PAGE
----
Tuesday, June 5, 2012

New Wave of Large Sensor Point & Shoot Coming?

I believe Sony was the first manufacturer to make a large sensor point & shoot camera with the R1.  I had an R1 briefly, but was turned off by the ONE frame RAW buffer.  It was a slow camera and was as large or larger than some DSLR.  The image quality was definitely very good compared to the P&S from the same era.  The Carl Zeiss lens attached to the R1 was excellent; possibly still one of the best lens on any non-interchangeable-lens camera.  Too bad Sony didn't continue to refine this camera and make it better.

Years later, we have the Sigma DP series, which use a Foveon 3-layer sensor.  The Sigma DP series are a niche market product and have not sold in large quantities, due to high price and unrefined design of the cameras.  Of course, there was the Leica X1, but it was priced out the wazoo.  The Fuji X100 caused quite a stir in the market and has been one of the more successful large sensor point & shoot cameras.  Let's not forget Canon, which is now the only camera maker without an EVIL camera, but they introduced the G1X large sensor compact in a much smaller form factor than the R1.  The sensor is smaller than the APS-C size, but image quality is on par with today's sensors.  But, at $800CAD, the G1X is way too expensive for more people.  It's more expensive than most entry level Micro 4/3 and NEX systems, which offers the advantage of interchangeable lenses.  But now, the upcoming Sony RX100 may change the high end point & shoot market.

What is happening is inevitable.  The smart phone has been killing the low end point & shoot camera market in recent years.  Camera manufacturers are forced to differentiate their cameras from the smart phones, and offer something unique to buyers of dedicated digital camera.  The larger sensor, in my opinion, is one of the best unique features, which cell phones will not have for a foreseeable future.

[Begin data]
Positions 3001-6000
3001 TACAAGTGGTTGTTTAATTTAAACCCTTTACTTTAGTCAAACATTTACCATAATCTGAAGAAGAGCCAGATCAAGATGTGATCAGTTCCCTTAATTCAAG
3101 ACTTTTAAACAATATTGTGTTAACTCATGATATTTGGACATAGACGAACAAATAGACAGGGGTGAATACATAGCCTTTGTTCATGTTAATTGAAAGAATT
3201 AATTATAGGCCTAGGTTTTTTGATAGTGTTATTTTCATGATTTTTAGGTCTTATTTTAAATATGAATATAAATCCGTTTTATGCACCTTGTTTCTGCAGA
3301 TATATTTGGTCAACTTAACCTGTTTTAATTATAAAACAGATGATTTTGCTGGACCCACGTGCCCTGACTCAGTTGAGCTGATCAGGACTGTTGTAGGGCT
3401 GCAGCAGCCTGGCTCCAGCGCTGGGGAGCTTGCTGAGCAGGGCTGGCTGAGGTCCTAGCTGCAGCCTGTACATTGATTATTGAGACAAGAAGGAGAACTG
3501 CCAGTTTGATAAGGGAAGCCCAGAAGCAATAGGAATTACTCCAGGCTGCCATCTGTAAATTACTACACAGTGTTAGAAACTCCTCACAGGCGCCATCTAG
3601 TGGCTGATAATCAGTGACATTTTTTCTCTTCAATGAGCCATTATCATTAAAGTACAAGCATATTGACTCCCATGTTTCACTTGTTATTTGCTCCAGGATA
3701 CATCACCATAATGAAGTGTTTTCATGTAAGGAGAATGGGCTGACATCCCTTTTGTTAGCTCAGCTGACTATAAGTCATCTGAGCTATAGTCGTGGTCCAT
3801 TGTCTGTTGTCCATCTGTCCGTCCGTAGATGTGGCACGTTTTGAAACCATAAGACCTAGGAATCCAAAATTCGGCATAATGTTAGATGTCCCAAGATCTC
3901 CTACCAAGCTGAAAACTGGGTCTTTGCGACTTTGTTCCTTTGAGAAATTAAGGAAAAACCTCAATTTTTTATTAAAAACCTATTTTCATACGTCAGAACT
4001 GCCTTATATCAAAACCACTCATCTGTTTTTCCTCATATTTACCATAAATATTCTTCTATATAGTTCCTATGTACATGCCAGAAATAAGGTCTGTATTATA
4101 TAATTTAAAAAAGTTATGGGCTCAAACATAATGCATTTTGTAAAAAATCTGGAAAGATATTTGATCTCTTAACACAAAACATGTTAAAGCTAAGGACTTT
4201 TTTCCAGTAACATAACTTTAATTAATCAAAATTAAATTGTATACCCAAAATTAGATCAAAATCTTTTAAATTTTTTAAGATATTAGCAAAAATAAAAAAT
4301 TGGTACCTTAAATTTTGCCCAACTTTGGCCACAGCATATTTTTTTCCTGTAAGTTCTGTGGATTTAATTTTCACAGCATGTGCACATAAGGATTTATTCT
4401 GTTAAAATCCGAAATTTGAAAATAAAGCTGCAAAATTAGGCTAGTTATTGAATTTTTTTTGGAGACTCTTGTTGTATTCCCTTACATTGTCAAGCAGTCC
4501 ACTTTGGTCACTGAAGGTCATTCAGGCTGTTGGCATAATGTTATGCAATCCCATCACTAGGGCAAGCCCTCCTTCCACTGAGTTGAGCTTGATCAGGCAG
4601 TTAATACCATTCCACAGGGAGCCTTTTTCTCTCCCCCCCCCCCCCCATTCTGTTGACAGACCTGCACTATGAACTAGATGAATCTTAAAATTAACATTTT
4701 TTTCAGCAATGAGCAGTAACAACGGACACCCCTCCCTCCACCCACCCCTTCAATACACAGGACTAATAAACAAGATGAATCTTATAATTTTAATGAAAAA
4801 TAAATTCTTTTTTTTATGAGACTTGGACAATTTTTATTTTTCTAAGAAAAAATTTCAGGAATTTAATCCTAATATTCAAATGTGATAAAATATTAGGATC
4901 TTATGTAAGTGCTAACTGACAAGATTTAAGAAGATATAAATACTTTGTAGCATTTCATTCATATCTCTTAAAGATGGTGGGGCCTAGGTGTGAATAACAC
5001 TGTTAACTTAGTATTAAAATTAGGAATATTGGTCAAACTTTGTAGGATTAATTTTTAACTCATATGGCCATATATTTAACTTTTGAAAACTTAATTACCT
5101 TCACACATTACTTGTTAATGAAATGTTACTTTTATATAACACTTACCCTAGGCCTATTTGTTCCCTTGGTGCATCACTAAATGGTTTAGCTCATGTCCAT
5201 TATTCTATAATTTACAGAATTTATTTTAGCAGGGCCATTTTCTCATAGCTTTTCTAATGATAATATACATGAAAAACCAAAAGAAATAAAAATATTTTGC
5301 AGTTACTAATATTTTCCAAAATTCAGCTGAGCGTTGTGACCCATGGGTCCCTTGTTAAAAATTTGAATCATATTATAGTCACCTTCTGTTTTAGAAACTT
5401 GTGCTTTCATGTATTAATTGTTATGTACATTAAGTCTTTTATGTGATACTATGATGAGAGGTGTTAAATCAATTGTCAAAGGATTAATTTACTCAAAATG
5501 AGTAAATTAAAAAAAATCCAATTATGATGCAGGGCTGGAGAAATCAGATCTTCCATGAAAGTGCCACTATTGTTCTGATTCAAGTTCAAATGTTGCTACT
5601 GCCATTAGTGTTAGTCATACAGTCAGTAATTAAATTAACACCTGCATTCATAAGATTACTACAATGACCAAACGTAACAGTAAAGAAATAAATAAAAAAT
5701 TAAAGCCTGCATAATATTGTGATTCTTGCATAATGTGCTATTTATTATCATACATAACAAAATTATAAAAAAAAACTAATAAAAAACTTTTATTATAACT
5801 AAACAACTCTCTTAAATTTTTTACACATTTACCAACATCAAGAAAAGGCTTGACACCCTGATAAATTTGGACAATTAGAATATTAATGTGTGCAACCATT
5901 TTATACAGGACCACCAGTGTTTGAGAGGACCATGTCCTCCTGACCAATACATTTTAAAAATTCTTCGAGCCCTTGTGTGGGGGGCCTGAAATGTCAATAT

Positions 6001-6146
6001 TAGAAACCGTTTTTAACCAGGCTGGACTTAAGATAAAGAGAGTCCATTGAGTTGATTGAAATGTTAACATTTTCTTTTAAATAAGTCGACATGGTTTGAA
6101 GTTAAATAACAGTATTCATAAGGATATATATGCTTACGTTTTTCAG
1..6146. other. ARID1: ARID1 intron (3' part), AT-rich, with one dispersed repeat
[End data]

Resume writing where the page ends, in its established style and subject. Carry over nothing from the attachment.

The RX100 has some impressive specs, which in many ways are better than the Canon G1X, especially the lens and video.  The one inch sensor used in the RX100 is the same size as the Nikon V1, but at twice the resolution at 20 MP, vs 10 MP on the V1.  Personally, I think the one inch sensor is the perfect compromise for a compact point & shoot camera.  The sensor is small enough for some tiny lenses, but large enough to offer much better image quality than the normal point & shoot.  I do think that Sony has gone pixel happy again and cramp 20 MP on this one inch sensor.  A 12 to 14 MP would be a more sensible option.

The pricing of the RX100 will ultimately determine how successful this camera will be.  If priced in the same ball-park as the Canon G1X, Sony will be shooting themselves in the foot.  I think they should price this camera competitively to capture the serious point & shoot market, and quickly introduce variant products, perhaps fix focal lens with fast aperture.  A large sensor point & shoot with a 28mm f1.8 or 24mm f2 would very welcome, which will cater to many of the people who consider this sort of camera as backup to this M4/3 or NEX or DSLRs.

I guess we will see soon enough.

Majestic looking cat -- NEX-5N & Tewe 200mm f3.2

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